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January 30, 2018

Learning to Sell Part I: Rapport + Credibility = Value

By John Bocker, NSSF Security Consultant Team Member

Unfortunately, not everyone is born to sell. If you have staff who are challenged in building rapport with their customers, or part-time or temporary employees who work only during peak holiday hours and are, therefore, not as invested in your customers as your full-time staff, you can help them all become better salespeople by realizing that excelling at retail selling, if not instinctive, can be learned! In this first of two parts, I’ll show you how to help your staff discover their inner sales pro by learning how to build rapport with their customers and demonstrate their credibility, all aimed at adding value to the sales experience. Let’s get started.

It’s All About Genuine Rapport

Some experts may challenge me after 30 years in the retail industry, but I can attest to the fact that customers will buy more from you and you will close more sales if your sales staff exhibit consistently great interpersonal skills with each patron. Building great rapport leads to understanding and providing solutions for each customer, which in turn creates loyalty, respect and credibility.

Rapport-building is the heart of making any human interaction a success. A salesperson finding something in common between them and their customer, something not related to the merchandise being considered, is what begins to build rapport. This requires a salesperson to notice something about their customer: sunglasses, clothing, type of smartphone, etc. The salesperson asking a question about that item, then sharing something related about themselves based on what that customer answered, is how the rapport-building starts.

Those who lack this gift of gab tend to jump right into “Can I help you find something?” or “What brings you in today?” While those questions are necessary and standard fare, they fail to break the ice with new customers and erroneously skip the rapport-building opportunity. People like to feel comfortable, secure, confident and happy when they spend money. Rapport-building conversations enable that. But keep in mind that you have to encourage your staff to be sincere in this type of conversation. It is not done with scripts or rehearsal — it must be genuine.

Your Credibility Adds Value

When rapport building is successful, it should become evident why a customer is visiting your store. They will reveal that they are a hunter, sport shooter or concerned with self-defense. You will also discern whether they are experienced or a novice, and this is important as it will determine the speed at which you sell. The experienced gun owner most likely knows exactly what they are looking for, and that means if the price is right and the product is what they expected it to be, the sale can be fairly quick. The novice, on the other hand, will need someone to walk them through the details, explain terms and otherwise take the time to educate and inform them about the many options available for whatever it is they’re interested in.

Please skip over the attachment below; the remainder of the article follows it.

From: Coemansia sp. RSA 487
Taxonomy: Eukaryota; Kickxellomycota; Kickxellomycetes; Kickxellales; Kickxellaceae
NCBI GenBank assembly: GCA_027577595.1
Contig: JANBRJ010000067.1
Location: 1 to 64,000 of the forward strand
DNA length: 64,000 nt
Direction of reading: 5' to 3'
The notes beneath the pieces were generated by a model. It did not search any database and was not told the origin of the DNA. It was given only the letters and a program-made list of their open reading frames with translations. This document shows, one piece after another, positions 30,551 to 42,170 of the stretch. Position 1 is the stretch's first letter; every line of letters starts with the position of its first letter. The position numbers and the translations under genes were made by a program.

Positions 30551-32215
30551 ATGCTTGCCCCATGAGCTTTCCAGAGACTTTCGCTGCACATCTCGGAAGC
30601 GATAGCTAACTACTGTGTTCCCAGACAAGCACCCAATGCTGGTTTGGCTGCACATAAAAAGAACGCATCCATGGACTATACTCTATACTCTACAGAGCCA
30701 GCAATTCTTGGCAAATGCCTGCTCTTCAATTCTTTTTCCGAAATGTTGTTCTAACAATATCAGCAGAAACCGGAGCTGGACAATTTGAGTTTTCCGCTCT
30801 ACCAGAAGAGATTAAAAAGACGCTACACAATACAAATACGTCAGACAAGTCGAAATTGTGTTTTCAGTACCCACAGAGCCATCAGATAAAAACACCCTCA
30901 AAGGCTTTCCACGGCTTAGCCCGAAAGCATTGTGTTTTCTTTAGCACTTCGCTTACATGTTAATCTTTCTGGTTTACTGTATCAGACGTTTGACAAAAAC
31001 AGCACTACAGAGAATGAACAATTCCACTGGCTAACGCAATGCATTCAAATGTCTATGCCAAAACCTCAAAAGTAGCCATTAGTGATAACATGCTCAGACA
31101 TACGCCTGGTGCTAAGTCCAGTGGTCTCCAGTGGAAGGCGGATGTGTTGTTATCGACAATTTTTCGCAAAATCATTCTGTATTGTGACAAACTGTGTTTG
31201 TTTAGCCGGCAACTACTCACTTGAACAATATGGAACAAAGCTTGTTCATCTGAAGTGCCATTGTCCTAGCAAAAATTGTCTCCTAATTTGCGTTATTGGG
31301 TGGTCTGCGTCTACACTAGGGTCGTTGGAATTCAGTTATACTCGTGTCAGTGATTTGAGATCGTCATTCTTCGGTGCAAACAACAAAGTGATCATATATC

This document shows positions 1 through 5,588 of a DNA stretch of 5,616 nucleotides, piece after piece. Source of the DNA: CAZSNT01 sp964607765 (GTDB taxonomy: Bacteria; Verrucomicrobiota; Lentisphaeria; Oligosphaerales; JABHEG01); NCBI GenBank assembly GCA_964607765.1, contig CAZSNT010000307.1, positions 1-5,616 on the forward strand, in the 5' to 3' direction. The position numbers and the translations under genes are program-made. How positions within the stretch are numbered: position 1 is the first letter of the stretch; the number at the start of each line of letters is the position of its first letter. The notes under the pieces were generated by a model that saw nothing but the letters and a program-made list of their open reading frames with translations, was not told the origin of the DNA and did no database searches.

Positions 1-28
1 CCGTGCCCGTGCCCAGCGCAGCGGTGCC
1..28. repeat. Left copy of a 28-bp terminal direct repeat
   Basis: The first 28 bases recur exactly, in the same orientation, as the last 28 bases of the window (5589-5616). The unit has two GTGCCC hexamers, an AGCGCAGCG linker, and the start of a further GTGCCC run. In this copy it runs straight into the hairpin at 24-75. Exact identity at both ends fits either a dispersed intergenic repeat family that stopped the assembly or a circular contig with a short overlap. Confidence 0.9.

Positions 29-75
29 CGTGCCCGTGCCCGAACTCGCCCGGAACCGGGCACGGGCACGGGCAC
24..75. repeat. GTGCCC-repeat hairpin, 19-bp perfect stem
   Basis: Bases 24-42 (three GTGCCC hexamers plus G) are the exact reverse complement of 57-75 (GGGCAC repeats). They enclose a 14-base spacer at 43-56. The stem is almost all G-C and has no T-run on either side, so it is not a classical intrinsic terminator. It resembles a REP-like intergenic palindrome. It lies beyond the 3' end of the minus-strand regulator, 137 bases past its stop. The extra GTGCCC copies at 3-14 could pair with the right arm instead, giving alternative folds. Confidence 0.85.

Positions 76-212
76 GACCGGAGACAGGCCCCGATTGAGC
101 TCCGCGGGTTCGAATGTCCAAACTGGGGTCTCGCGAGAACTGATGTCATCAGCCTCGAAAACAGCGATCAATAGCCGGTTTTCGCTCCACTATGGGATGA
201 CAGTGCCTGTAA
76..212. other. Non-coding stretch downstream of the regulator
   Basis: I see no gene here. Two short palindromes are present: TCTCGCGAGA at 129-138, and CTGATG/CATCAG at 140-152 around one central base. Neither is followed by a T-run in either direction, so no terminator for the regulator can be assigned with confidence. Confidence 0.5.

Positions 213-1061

Recognizing the novice and working with them at the right speed is critical to establishing your credibility as a salesperson. That’s something the novice customer needs to proceed to completing their purchase. This, in turn, adds value to the sale. When value is felt by the customer, it often leads to establishing a deeper, long-lasting relationship built on emotional trust, one that allows you to go on to selling products or services that are genuinely useful, enjoyable or of some other benefit to that customer.

Reading Your Customers

Great salespeople focus on “reading” their customers’ personalities and making adjustments in sales technique based accordingly. For example, introverts require a different selling approach than extroverts. If your customer appears to be shy, unsure, confused or simply not conversational, try the “My name is Henry and I’ll be happy to answer any questions you might have” approach. Opening your conversation with a gentle welcome and introduction is a good start.

Remember that learning to sell is an ongoing process, even for those who have a knack for it. Why? Because great salespeople are students of behaviors. They want to understand why a customer did or didn’t buy from them, what they might have done differently or how they might have presented higher-quality or higher-priced merchandise with greater appeal.

Stay tuned for Part II, in which I’ll discuss why overselling compromises your credibility and value as a salesperson, while add-ons and upsells can enhance them.

About the Author
John Bocker is an NSSF Security Consultant Team Member and the Managing Director at JB Group, LLC, based in Denver, Colorado. JB Group is a business security and strategy consulting organization specializing in ATF FFL compliance and protecting FFL’s against unexpected losses resulting from burglary, robbery, and internal control failures. Visit, call (720) 514-0609, or email for more information.


You may also be interested in: Bad Communication Begets Bad Results

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